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Your Favorite Hymns?


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A Mighty Fortress is Our God

Arise, My Soul, Arise

The Sands of Time are Sinking

Ivory Palaces

Am I a Soldier of the Cross


"Must I be carried to the skies
On flow'ry beds of ease,
While others fought to win the prize
And sailed thru bloody seas?"

Amen!

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I don't want to get into the whole battle some have with this, but if you ever wish to check the actual history of the Battle hymn you will discover it's not actually a Christian song. The author believed that man must create paradise on earth themselves.



Postmillennialism?
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Postmillennialism?

I found this in my Fundamental Baptist CD-ROM Library from Way of Life about the Battle Hymn of the Republic:

HERESY AND “THE BATTLE HYMN OF THE REPUBLIC.” Friday Church News Notes, August 5, 2005 (Fundamental Baptist Information Service, www.wayoflife.org fbns@wayoflife.org, 866-295-4143) - The popular song “The Battle Hymn of the Republic” is in many hymnbooks and is sung in Bible-believing churches, but few know what it is all about. The song was written by Julia Ward Howe in 1861 in a Union army camp and expressed her theological heresy and dispensational confusion. Howe, a Unitarian universalist, confused the coming of Christ with the armies of the North and the defeat of the South. She misidentified God’s altar with “the watch-fires of a hundred circling camps” and falsely claimed that His gospel was “writ in burnish`d rows of steel.” (This was how the original hymn read, though it has been modified in many modern hymnals.) Howe delivered a pantheistic, universalistic message at the 1893 Parliament of the World’s Religion entitled “What Is Religion?” (http://womenshistory.about.com/library/etext/bl_1893_pwr_howe.htm). Howe was related to the famous Beecher family. Harriet Beecher Stowe, author of Uncle Tom’s Cabin (1852), is known as “the little woman who started the big war,” as her book incited anger against the slavery states and provoked violent-prone hotheads on both sides of the issue. Harriet’s brother Henry Ward Beecher was the liberal pastor of Plymouth Church in Brooklyn. He “once argued that a Sharps rifle held a better argument than a Bible for persuading slaveholders--hence these rifles were nicknamed ‘Beecher's Bibles’ when used to combat the spread of slavery in the Kansas Territory before the American Civil War” (http://www.embassy.org.nz/encycl/u1encyc.htm). During Beecher’s tenure at Plymouth Church, he opened his pulpit to Unitarians such as Ralph Waldo Emerson and Horace Greeley and even to agnostics such as Mark Twain.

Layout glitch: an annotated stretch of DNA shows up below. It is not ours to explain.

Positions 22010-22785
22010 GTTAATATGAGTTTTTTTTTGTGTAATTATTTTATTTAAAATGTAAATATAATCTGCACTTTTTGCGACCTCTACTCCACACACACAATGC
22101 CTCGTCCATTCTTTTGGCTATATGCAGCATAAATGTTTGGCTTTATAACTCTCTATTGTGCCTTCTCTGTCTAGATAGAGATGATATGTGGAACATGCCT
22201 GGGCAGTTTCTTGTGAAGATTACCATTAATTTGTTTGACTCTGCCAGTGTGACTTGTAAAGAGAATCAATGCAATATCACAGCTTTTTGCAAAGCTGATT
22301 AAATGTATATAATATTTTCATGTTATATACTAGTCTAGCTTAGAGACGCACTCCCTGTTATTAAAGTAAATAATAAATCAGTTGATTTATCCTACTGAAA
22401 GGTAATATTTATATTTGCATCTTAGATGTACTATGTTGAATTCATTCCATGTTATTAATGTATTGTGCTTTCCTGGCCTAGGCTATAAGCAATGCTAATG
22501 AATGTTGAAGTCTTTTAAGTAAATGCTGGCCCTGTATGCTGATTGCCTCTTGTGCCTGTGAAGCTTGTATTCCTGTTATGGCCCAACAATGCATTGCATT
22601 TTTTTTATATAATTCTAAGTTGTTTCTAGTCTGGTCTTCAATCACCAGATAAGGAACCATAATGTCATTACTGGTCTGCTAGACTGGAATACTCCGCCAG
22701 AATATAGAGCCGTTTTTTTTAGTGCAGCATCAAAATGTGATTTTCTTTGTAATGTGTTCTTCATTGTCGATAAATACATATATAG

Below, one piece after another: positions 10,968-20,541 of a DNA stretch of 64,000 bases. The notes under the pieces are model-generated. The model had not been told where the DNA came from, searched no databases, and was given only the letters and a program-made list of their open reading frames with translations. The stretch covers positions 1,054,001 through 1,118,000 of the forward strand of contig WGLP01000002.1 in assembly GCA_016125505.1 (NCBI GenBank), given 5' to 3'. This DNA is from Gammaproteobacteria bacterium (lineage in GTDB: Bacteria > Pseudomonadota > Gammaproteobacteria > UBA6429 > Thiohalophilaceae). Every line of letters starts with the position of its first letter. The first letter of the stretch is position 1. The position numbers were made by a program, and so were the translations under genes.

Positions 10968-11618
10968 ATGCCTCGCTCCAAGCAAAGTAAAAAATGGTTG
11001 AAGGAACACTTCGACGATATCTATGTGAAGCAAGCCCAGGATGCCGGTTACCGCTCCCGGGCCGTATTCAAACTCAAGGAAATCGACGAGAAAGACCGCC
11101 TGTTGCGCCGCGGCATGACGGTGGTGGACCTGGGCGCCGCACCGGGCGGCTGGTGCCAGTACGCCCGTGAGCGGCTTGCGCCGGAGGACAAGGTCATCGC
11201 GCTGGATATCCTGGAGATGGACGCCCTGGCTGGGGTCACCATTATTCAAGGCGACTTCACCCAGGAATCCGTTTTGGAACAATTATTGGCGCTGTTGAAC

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Ha!

My wife made a music CD in which the Battle Hymn of the Republic is part of a medly with another one of her songs. I've always had a bent against BHOR, but she wrote that song before she met me. Now we have 500 music CDs in the garage with this heretical song in them! :ROFL:

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  • 2 weeks later...

I like all kinds of Christian genre...some of my favorites from the country/Gospel section are:
In the sweet, bye and bye
How beautiful Heaven must be
When we shall reach, that heavenly shore.
Oh Happy Day
Why Me Lord
Amazing Grace
How great thou Art
Softly and Tenderly
-------------------------------------
Ole Time:
Ole Time Religion
It is well, with my soul
Life's Railway
Just a closer walk
Down in the valley
The Lord's my Shepherd
Pie jesu from Requiem
The Prayer
just to name a few..................... :clapping:

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I like all kinds of Christian genre...some of my favorites from the country/Gospel section are:
In the sweet, bye and bye
How beautiful Heaven must be
When we shall reach, that heavenly shore.
Oh Happy Day
Why Me Lord
Amazing Grace
How great thou Art
Softly and Tenderly
-------------------------------------
Ole Time:
Ole Time Religion
It is well, with my soul
Life's Railway
Just a closer walk
Down in the valley
The Lord's my Shepherd
Pie jesu from Requiem
The Prayer
just to name a few..................... :clapping:

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  • Advanced Member

CONSIDER Christ,
the source of our salvation,
that He should pay